His voice is deep, as in basso profundo deep, yet animated. His bare right arm, the only part of his body not covered by his red and gold robe, gestures energetically when he talks, like an orchestra conductor. All 11,000 of us at Memorial Coliseum yesterday morning were hanging on every word that His Holiness the Dalai Lama was saying.
“Spending, spending, spending on luxuries and lifestyle,” he said. “Not so good. One side of us is greedy. Another side of us says, be careful, restrict these impulses. We must prepare for limits, so that they are not unexpected when they come,” he said. “Happiness comes from our relationships with each other,” the Dalai Lama said.
Governor Kitzhaber followed up, stating that research has shown that after a certain income threshold is reached, additional income generally does not make people any happier. “The rate at which we consume makes a lot of difference,” he said.
Author and activist David Suzuki told about spending time with his father the last two weeks before his death. “I’m dying a rich man,” his father said many times, with conviction. He wasn’t dollar-rich. He was rich in his relationships with family and friends. So, he was dying a rich man.
I loved hearing from the Dalai Lama, and the notable panel around him, the same thing I’ve been saying since late 2007 here at Diamond-Cut Life, i.e. that we don’t need to consume a lot to be happy.
But consuming less is easier talked about than accomplished, including for the author of this blog about more joy with less stuff. The beliefs I share with the Dalai Lama got tested this past week.
On Tuesday a little girl at the Bridger playground near my house said to me, “Are you someone’s grandma?” I hoped I’d heard her wrong, so I said “What?” But she repeated those same damningly aging words all over again.
“No, I’m not,” I said, as nicely as possible. I bicycled on home, scared and strangely hurt, and that afternoon I spent an obscene amount of money at Nordstrom’s on two (yes, just two) anti-aging skin care products made by La Prairie. That’s totally at odds with my values.
Let me clarify. It’s not that it wouldn’t be wonderful to be a grandmother. But I’m only 52. It drives me apeshit for people to think I’m already a senior citizen. Oh dear, that needs clarification, too. Some of my favorite people in the world are senior citizens. I just don’t want to look “old”. I’m too vain. In this culture, being attractive is equated with looking youthful.
So far I’ve been using these ding-dang skin scare (was that a Freudian slip?) products that are supposed to reverse my face’s aging process. They maybe are making a little difference, but not a lot more than the cheap anti-aging creams that I’ve long bought from Rite-Aid.
A part of me, the part of me that is spiritual, and knows better, and loves the Dalai Lama, is ready to march right back to Nordstroms and return the luxury products, and donate the money to a cause that reduces the huge and growing gap between rich and poor, the gap that the Dalai Lama and I agree is immoral.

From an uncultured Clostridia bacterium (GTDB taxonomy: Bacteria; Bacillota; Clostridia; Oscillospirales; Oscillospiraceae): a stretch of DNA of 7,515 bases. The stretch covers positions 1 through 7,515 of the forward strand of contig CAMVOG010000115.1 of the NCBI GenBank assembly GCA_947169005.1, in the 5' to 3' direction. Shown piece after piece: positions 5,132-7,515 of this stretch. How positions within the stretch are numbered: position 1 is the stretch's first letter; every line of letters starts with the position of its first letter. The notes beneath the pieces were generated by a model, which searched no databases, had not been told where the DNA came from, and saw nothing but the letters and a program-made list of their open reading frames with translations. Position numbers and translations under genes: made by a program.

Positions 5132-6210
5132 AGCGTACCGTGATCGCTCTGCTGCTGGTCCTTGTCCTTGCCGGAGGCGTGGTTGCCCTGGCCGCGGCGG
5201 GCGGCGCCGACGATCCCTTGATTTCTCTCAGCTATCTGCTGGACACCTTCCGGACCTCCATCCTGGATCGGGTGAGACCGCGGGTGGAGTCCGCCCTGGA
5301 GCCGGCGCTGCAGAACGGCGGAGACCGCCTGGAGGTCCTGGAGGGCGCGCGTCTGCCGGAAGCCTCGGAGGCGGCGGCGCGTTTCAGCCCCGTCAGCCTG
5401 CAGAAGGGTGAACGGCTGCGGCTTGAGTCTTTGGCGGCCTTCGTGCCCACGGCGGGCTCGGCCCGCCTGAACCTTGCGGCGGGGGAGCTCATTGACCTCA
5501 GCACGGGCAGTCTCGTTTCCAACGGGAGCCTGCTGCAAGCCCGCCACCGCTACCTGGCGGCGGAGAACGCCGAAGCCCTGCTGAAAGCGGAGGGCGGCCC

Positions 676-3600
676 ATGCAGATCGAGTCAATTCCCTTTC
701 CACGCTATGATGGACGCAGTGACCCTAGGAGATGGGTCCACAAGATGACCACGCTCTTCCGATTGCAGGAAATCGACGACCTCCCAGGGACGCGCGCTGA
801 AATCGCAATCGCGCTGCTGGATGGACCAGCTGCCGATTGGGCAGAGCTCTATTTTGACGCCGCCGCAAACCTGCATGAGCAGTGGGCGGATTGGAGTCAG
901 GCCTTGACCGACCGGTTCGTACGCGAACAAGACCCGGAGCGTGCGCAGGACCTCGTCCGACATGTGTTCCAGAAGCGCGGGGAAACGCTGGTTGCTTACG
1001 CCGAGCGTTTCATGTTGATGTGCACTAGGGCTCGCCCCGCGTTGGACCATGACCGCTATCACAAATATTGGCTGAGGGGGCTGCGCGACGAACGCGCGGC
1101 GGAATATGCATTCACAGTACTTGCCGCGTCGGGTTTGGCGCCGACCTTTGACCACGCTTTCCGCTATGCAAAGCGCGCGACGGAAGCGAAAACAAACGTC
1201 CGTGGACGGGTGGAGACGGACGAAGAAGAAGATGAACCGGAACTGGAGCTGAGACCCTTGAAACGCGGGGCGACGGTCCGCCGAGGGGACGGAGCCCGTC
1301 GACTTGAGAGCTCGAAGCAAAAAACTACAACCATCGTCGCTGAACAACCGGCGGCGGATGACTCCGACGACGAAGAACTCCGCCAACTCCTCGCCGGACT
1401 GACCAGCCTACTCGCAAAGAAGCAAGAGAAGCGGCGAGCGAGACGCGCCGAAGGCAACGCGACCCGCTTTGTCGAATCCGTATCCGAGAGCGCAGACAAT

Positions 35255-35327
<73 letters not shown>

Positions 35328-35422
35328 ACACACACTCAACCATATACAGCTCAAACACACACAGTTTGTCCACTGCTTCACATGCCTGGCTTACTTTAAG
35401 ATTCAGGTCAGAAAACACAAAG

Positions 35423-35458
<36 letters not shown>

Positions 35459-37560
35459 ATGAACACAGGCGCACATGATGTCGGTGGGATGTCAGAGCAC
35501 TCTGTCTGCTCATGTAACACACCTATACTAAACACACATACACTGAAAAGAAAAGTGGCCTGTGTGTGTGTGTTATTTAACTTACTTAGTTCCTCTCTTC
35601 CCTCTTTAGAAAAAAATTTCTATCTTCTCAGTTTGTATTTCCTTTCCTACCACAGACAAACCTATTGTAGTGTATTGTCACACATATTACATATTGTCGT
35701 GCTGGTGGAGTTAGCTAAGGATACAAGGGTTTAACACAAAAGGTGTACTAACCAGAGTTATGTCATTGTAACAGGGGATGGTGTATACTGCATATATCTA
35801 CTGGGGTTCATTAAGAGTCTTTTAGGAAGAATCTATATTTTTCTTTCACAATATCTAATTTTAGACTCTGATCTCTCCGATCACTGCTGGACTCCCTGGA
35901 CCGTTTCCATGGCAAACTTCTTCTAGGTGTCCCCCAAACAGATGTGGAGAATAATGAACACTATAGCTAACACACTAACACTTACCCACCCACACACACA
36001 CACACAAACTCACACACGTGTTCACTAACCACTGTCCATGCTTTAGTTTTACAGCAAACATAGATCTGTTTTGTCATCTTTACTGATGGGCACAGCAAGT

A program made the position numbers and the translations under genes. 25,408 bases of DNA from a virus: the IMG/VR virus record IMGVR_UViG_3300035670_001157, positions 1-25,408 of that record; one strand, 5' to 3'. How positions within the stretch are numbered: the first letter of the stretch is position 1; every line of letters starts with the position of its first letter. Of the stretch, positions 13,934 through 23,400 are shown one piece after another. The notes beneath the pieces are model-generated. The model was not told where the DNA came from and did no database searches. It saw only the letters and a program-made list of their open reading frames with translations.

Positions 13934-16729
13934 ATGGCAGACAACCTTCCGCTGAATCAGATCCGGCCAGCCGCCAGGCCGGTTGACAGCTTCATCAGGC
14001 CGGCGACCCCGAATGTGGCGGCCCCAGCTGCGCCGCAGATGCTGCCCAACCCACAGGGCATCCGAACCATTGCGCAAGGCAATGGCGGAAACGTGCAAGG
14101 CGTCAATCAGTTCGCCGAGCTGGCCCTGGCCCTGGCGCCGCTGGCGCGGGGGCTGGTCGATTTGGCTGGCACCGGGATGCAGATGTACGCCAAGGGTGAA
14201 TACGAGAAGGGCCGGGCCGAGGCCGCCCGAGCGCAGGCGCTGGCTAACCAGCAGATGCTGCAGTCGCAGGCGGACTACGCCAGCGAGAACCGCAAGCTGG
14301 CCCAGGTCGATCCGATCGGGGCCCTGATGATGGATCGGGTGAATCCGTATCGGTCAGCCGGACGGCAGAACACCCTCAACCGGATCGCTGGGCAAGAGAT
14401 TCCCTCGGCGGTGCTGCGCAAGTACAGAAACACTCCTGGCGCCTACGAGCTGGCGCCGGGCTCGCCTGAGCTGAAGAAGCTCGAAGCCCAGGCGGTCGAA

This part of me knows full well that even if these La Prairie products could delay my being mistaken again for a grandma for awhile, in the long term it’s absolutely a losing battle against aging. I have to accept my aging process, no matter what. As Buddhism teaches, everything here on earth is impermanent.
The Dalai Lama says, “My religion is kindness”. He does not espouse ideologies that polarize people or create enemies. He honors nature, and points out that we are part of it, connected and interdependent with it and with each other.
The problem is that we let ourselves feel separated from nature, and from each other. Feeling separate fuels a lot of our over-consumption. And our over-consumption is driving climate change. Yesterday morning Andrea Durbin, the director of Oregon Environmental Council, said it was auspicious that they were having this environmental summit with the Dalai Lama in the same week that our planet reached 400 parts carbon dioxide in the atmosphere per million parts. 350 is considered the upper limit for a stable atmosphere, and is the inspiration for 350.org, the activist group with global reach that is campaigning to limit production and investments in fossil fuels.
I support 350.org and its outward, activist focus. I am with the Dalai Lama, though, in his spiritual focus on our need to overcome our material greed in our pursuit of happiness. Fossil fuels wouldn’t be so profitable if our current culture wasn’t so addicted to their products, and the lifestyle they make possible.
And I’m still embedded in my culture, addicted to an ageist, youth-oriented definition of beauty . What do you think I should do? Should I return the overpriced skin care (skin scare) products? What do you struggle with the most when it comes to consumption? (See here for the sequel/followup).